Sailor J says what we all want to say, what we need to say. She’s gritty, even giving this gamer’s salty vocabulary a run for its money, but she’s right. Content creators, regardless of medium, have the ability to use their platform to build on ideas. From her makeup tutorials to her book reviews, Sailor J is a refreshing light coming from a void where we need better representation and smarter conversations. Makeup can be makeup, there doesn’t need to be a deeper meaning behind which color you choose to blend into the crease of your eyelid, but seeing Sailor J utilize that not-so-basic gesture and turn it into critical commentary on society is something that we need more of. Even shown through the lens of satire, these faux-lifestyle guides and tutorials aren’t as jocular as they may seem, because, rather than mocking the genre, Sailor J is leading an attack on objectification and discrimination. While you might pull a spit-take or two at her jabs and jokes, she truly is, in her own way, guiding us to live a better lifestyle: one where we’re loud and counter the toxic perceptions that we face each day.

Indigo Boock
“Rock On!”

Thank Yous and Pre-Teen Aliens at the GeekGirlCon ’16 Closing Ceremony

The final moments of GeekGirlCon are always bittersweet. On the one hand, it is when it becomes very clear very fast just how near the end really is. On the other, it brings with it the Closing Ceremony, which is always such a magical way to conclude the other-worldly experience that is GeekGirlCon.

To start off, GeekGirlCon staff and board members thanked attendees for spending this weekend celebrating socially-conscious geekdom. They also took a moment to address the sheer amount of time and energy staff and Agents voluntarily and consistently dedicate to the mission of making GeekGirlCon a reality. They implored attendees to add their support to the pool as donors and volunteers. It was a moment of true gratitude all around and a real indication of just what sort of atmosphere GeekGirlCon cultivates. Here is a video compiled of scenes and feels from GeekGirlCon ’16.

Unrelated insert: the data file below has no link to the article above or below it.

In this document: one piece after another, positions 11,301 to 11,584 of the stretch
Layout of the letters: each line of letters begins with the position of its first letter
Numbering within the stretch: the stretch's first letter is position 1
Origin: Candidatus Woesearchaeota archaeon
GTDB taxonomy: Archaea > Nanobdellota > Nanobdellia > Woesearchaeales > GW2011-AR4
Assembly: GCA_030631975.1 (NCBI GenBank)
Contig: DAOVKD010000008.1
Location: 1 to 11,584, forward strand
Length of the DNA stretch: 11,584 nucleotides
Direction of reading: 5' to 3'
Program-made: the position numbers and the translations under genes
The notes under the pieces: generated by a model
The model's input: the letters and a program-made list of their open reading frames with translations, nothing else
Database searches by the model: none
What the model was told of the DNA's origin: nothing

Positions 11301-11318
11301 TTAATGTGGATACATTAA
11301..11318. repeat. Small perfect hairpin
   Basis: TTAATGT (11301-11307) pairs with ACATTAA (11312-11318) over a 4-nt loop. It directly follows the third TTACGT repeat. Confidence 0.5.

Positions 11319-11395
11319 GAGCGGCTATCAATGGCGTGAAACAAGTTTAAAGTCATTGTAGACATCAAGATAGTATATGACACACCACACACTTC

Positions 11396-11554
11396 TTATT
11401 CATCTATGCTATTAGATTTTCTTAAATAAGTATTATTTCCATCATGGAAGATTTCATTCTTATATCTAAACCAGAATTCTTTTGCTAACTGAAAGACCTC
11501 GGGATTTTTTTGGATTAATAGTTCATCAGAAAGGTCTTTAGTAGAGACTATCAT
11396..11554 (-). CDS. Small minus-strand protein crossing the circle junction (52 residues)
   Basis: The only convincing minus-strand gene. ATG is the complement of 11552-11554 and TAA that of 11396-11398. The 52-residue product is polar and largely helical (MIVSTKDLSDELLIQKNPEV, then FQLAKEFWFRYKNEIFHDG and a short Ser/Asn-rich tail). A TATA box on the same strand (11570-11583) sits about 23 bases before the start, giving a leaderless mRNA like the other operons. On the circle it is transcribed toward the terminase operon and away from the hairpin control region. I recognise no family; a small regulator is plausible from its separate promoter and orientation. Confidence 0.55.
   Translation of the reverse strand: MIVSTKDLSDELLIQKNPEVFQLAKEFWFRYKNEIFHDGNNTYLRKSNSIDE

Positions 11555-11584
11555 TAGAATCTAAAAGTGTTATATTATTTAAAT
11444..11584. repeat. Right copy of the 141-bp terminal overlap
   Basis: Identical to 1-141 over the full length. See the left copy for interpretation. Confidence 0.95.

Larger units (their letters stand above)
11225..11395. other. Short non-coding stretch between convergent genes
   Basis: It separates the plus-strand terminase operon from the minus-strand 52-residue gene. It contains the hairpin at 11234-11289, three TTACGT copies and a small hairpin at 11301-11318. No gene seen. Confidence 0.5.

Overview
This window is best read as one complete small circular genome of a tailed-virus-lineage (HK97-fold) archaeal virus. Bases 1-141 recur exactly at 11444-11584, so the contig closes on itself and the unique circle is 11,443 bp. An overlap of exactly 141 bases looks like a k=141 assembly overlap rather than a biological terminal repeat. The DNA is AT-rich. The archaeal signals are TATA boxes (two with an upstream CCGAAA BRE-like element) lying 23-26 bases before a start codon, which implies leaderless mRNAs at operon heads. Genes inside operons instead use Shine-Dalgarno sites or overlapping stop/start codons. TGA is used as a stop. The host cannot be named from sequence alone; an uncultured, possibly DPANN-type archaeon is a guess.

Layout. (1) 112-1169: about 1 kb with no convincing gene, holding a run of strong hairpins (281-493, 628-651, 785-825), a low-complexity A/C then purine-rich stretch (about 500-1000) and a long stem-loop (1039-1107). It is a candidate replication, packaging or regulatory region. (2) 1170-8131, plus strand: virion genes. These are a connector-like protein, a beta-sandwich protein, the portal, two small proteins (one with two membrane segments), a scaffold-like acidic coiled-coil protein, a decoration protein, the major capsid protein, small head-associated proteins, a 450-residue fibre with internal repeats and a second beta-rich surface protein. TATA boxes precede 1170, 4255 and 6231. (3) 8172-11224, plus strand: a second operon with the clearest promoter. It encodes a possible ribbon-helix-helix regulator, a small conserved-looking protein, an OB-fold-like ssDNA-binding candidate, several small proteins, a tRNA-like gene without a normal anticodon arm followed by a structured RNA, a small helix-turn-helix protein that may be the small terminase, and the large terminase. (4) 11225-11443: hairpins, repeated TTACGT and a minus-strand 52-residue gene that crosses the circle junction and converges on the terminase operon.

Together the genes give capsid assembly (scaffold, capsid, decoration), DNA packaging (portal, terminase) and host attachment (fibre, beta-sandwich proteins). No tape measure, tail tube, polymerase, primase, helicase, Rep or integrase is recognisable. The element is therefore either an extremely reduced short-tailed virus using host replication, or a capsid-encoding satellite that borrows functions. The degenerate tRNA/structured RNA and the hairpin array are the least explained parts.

After the last shoutout was given and the last round of genuinely heart-warming, congratulatory applause had trickled away, the main event was announced and actors from Jet City Improv took to the stage to debut their upcoming show: Periods in History.

Teal Christensen
“Rock On!”

Hayden Black on Gen Zed, the First Animated Show with a Transgender Lead Character

Hayden Black is a writer, voiceover artist and the creator of Hulu’s Goodnight Burbank. He’s also the creator, writer and director of Gen Zed, an animated comedy about the adventures of four Millennial housemates. What’s notable about Gen Zed is that it is the first animated series with a transgender actress in the lead role—it’s about time! Here, he gives us a bit of background on his upcoming show and the importance of diversity in the media.

 

Tell us a little about Gen Zed.

It’s an anarchic comedy about growing up whilst immersed in tech. About finding out who we are whilst drowning in choices. It’s also about understanding and accepting each other no matter who we are. So buried in all that punk is a totally hippy vibe.

What are the main characters in the show like?

Real. The one thing I hope separates us from other animated series is that while we might have similar flights of fancy, the people here are real. They’re beautiful, they’re ugly, they’re spiteful, they’re loving, they’re pieces of shit, they’re wonderful. Just like you and me.

JC Lau
“Rock On!”